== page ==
Kitchener was quick to develop its own British chemical arsenal. He founded Porton Down, a research center in the English countryside dedicated to the defense of Allied troops against gas attacks and the storage of their own gas weapons for use against the Germans.
“British policy was to respond in kind to German gas attacks, but never to escalate the war,” says Dorsey.
At the end of September 1915, the British attempted to give the Germans a dose of their own medicine at the Battle of Loos, with little success. The Royal Engineers released gaseous chlorine an hour before the infantry was scheduled to attack, but the winds shifted, sending clouds of chlorine back towards the British line and forming a poisonous fog in no man’s land.
“The gas hung in a thick veil over everything, and it was impossible to see more than ten meters,” a British officer wrote to Loos. “In vain, I looked for my landmarks in the German line, to guide me to the right place, but I could not see through the gas.”
READ MORE: Life in the trenches of WWI
The death toll of phosgene and mustard gas
While chlorine gas could kill in concentrated amounts, it was more or less neutralized with the widespread deployment of gas masks in 1917. By this point, however, both sides had discovered much deadlier and more cruel chemicals: phosgene and mustard gas.
Phosgene is an irritant six times more deadly than chlorine. Instead of announcing its presence in a yellow-green cloud, phosgene is colorless and takes its time to kill. Victims do not know they were exposed until a few days after inhalation, when their lungs fill with fluid and they suffocate. The Germans were the first to use phosgene in combat, but the Allies made it their main chemical weapon later in the war.
Mustard gas was a whole new kind of killer chemical. It is not an irritant, but a “vesicant,” a chemical that blisters and burns the skin on contact. Even though soldiers wore gas masks to protect their lungs, mustard gas would seep into their woolen uniforms and even burn through the soles of their boots, Dorsey says.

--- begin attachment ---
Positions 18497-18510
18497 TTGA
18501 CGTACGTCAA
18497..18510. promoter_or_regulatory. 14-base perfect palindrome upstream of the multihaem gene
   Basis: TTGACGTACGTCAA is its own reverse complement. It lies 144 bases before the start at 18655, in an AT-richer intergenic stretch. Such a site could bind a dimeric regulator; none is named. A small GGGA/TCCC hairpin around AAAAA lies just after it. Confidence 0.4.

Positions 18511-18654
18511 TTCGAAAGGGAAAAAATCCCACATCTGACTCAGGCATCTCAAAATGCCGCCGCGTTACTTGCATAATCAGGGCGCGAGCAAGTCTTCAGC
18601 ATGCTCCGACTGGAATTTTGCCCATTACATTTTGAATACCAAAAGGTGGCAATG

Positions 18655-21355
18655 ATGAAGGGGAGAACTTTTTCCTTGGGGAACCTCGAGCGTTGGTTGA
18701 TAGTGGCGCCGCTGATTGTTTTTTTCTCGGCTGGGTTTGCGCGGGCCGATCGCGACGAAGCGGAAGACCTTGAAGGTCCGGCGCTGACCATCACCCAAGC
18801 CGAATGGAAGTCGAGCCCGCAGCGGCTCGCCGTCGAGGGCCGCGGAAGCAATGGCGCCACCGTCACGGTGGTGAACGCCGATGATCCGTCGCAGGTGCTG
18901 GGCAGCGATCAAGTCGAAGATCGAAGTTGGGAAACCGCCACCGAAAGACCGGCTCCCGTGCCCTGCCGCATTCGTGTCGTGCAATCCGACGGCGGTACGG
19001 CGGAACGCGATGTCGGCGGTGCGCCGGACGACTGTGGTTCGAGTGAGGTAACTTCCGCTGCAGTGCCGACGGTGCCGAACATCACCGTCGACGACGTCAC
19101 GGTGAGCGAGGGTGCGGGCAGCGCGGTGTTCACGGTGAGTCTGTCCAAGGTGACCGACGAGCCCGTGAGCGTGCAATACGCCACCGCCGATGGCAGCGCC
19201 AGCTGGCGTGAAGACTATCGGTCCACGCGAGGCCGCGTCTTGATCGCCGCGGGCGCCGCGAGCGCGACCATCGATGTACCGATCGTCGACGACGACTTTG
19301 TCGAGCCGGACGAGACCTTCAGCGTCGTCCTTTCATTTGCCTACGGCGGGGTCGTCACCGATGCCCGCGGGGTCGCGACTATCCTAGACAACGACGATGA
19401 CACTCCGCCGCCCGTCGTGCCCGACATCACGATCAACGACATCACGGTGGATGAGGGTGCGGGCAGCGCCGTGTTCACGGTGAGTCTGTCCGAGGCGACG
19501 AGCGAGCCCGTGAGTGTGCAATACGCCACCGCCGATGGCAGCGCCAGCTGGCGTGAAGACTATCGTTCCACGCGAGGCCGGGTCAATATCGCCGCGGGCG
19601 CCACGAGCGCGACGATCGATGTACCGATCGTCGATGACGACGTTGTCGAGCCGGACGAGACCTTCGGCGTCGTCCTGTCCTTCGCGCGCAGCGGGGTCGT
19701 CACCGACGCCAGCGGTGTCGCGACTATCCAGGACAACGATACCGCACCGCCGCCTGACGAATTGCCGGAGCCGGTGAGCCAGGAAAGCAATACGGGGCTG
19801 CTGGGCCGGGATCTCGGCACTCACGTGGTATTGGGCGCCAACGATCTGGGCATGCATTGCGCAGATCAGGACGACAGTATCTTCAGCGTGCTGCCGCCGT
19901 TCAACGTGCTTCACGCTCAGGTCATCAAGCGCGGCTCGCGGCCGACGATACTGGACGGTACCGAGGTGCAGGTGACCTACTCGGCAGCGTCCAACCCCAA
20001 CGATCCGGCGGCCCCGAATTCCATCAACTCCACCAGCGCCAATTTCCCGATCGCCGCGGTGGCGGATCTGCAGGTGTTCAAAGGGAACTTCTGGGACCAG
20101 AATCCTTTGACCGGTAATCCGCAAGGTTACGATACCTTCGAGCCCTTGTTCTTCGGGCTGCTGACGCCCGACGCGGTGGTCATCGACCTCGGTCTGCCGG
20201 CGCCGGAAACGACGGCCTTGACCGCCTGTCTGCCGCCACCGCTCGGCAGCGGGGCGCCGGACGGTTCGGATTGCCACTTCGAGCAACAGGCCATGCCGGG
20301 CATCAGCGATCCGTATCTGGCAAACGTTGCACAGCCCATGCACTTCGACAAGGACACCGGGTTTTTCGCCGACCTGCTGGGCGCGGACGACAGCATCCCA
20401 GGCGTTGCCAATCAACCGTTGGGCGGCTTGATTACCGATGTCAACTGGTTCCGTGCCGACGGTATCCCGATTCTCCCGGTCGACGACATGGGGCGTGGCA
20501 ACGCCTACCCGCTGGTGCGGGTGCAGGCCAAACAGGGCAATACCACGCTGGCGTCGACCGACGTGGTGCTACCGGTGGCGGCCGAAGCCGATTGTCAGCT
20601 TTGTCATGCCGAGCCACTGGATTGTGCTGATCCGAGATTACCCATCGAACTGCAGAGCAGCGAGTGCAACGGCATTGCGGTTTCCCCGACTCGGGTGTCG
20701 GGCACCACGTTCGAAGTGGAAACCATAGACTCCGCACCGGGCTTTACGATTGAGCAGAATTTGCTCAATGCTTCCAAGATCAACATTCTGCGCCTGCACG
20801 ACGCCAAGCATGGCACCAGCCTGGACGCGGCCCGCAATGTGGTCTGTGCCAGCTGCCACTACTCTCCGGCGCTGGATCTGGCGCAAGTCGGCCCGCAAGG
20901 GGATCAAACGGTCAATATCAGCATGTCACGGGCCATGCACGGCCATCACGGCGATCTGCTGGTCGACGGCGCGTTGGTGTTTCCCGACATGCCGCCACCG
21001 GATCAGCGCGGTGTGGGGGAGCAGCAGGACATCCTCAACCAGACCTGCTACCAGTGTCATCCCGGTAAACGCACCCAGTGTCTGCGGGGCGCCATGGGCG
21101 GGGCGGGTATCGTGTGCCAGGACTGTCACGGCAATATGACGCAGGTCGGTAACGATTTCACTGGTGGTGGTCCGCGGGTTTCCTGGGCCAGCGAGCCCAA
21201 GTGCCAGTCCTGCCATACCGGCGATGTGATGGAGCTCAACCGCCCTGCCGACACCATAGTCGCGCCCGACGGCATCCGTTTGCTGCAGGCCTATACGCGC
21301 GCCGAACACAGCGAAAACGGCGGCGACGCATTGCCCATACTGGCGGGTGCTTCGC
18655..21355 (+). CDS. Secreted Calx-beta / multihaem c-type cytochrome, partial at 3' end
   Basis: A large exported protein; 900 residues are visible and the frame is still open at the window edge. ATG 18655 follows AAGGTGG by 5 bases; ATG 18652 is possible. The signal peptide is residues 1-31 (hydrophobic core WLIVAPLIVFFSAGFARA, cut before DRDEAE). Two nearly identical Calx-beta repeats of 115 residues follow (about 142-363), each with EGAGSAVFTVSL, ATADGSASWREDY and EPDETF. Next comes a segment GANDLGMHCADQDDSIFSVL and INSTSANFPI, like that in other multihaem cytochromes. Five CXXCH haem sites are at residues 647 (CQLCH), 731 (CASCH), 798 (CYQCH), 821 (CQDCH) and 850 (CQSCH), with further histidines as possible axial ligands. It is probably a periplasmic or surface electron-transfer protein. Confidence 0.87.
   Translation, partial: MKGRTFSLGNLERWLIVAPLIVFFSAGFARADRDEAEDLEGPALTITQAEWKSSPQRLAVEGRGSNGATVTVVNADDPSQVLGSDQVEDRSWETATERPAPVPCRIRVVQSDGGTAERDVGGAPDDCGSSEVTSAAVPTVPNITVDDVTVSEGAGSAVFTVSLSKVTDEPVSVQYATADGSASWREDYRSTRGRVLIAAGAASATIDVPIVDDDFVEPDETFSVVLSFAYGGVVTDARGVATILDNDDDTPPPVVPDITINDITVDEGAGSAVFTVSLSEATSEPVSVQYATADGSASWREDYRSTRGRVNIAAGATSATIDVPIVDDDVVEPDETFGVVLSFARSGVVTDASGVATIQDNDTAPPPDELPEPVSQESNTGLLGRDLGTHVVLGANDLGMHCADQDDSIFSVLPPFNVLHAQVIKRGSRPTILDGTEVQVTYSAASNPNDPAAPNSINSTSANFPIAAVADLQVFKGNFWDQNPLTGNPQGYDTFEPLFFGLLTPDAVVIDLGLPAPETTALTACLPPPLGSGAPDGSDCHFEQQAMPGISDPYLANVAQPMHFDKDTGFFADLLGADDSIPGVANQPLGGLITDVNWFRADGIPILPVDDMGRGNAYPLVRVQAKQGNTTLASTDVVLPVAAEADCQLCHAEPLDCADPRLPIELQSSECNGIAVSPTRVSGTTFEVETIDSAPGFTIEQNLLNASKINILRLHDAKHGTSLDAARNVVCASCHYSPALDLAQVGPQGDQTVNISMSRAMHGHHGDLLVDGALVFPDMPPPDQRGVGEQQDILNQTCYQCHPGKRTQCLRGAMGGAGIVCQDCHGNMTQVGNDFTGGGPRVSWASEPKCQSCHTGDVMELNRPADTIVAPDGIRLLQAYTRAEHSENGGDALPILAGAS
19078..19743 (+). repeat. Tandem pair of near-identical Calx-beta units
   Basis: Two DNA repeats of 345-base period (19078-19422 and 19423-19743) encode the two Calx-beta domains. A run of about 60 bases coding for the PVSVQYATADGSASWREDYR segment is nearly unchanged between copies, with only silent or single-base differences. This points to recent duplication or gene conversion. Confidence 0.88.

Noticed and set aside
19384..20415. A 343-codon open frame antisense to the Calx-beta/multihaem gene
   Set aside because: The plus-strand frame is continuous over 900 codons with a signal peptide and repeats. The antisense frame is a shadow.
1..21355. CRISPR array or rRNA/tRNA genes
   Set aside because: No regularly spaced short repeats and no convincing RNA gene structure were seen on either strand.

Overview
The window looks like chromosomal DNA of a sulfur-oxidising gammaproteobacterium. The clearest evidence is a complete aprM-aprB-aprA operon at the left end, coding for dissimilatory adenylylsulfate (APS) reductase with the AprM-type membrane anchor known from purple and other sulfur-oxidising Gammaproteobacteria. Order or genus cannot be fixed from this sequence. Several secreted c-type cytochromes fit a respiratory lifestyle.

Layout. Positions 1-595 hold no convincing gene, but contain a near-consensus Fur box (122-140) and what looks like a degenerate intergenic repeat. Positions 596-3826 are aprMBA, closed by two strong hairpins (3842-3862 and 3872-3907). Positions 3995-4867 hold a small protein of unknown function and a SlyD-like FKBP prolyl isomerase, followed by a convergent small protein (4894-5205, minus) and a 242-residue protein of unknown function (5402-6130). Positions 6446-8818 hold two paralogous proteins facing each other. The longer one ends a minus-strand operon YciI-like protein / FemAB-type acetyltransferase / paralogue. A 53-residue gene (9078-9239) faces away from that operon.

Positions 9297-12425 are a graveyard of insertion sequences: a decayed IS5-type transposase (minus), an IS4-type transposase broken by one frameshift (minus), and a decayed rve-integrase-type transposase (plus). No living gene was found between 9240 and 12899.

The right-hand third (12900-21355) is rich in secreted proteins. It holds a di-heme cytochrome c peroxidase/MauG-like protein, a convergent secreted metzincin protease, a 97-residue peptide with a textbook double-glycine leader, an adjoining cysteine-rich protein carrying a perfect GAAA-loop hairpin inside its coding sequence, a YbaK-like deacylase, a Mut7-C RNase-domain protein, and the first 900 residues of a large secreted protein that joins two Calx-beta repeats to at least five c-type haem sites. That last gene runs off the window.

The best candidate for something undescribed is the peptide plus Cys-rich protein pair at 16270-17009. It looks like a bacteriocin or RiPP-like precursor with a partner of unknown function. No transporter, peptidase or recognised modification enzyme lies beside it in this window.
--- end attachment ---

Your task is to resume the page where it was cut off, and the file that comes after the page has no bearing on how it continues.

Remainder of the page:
In June 1918, the Allies were using mustard gas as a last ditch effort to break the deadlock at Ypres. A young Adolf Hitler was among the German troops injured and temporarily blinded by these attacks.
By the end of the war, around 6,000 British soldiers had been killed by the gas, a fraction of the 90,000 total deaths in WWI by chemical weapons, more than half of which were caused by the Russians, who had access limited to gas masks.
Anti-war movement calls for arms control treaties
In the aftermath of World War I, as nations mourned the deaths of tens of millions of soldiers and civilians, most military leaders admitted that chemical weapons would continue to be part of the new barbarity of war. But that sentiment was countered by a growing anti-war movement that pushed for arms control treaties and greater diplomacy.
In 1925, the League of Nations adopted the Geneva Protocol, which prohibits the use of chemical and biological agents in time of war, but does not prevent nations from continuing to develop and stockpile such weapons.
During World War II, Nazi Germany killed millions of concentration camp victims in gas chambers filled with carbon monoxide or the pesticide Zyklon B, but decided not to deploy a new class of nerve gases in the battle for fear of Allied retaliation. China has also accused Imperial Japan of firing mustard-gas-filled artillery and other blistering agents during World War II. During the Vietnam War, the United States used chemical weapons napalm and Agent Orange with terrible effect.
The current ban on chemical weapons was enshrined in international law by two conventions in 1972 and 1993.